How Gordon Matta-Clark Saw the City

Matta-250x220Jillian Steinhauer at The New Republic:

In 1972, artist Gordon Matta-Clark began entering abandoned apartment buildings in the South Bronx and cutting holes in the floors. His cuts were strategic: neat rectangles whose clean lines contrasted with the decay around them, even as their geometry echoed nearby windows and door frames. They were also thorough: He sliced through all the layers of a given floor and removed the cutout section. In his black-and-white photographs of the series, Bronx Floors, a sunlit window can often be glimpsed through the freshly carved holes. The cuts appear as portals. They connect spaces above and below, inside and outside.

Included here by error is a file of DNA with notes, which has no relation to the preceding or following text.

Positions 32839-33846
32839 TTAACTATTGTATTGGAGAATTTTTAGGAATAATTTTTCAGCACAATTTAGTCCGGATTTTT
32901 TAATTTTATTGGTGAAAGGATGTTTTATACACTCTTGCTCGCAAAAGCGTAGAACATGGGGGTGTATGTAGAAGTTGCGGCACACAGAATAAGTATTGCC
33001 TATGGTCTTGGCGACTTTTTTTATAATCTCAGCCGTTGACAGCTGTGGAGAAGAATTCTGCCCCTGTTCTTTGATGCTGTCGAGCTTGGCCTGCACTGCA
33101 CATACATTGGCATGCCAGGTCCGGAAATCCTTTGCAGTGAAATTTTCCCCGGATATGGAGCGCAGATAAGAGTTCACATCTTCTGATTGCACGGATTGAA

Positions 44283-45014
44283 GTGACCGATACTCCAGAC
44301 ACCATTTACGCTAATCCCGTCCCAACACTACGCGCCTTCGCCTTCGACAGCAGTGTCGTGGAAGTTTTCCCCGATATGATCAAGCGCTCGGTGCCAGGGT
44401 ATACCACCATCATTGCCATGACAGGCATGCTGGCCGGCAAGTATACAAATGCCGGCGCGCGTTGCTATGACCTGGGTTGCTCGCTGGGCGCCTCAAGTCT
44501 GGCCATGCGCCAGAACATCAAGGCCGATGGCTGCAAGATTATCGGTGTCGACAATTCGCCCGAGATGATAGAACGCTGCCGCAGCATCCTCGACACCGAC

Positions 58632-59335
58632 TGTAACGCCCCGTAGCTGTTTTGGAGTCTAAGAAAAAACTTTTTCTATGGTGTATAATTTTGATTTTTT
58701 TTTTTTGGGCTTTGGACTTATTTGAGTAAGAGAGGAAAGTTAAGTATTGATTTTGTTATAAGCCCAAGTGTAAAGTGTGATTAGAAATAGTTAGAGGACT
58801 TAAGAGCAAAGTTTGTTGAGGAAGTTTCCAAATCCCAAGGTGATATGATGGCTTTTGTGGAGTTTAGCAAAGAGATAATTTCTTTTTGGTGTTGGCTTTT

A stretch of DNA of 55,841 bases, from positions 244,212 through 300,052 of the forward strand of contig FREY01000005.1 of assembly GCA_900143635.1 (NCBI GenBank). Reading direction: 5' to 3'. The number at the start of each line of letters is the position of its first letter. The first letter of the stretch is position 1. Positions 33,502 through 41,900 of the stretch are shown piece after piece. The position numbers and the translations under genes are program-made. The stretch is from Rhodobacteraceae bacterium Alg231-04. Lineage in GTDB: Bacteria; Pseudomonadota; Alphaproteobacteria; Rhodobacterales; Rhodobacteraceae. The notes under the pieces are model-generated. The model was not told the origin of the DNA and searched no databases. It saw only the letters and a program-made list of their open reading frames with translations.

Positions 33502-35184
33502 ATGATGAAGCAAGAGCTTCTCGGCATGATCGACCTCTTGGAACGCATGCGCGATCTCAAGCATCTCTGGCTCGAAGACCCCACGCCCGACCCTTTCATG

Matta-Clark knew how buildings were made. In the late sixties, he’d returned home to New York City from Cornell University, where he’d gotten an undergraduate degree in architecture. But he wasn’t interested in erecting more modernist monoliths. The buildings New York already had were crumbling, along with its infrastructure, and the city had neither the money nor the will to fix them. Matta-Clark knew firsthand the enormous cost of this neglect; his cousin died in 1973 when the Broadway building he lived in collapsed. In words that remain chillingly prescient, Matta-Clark identified the South Bronx as a neighborhood “where the city is just waiting for the social and physical condition to deteriorate to such a point that the borough can redevelop the whole area into the industrial park they really want.”

more here.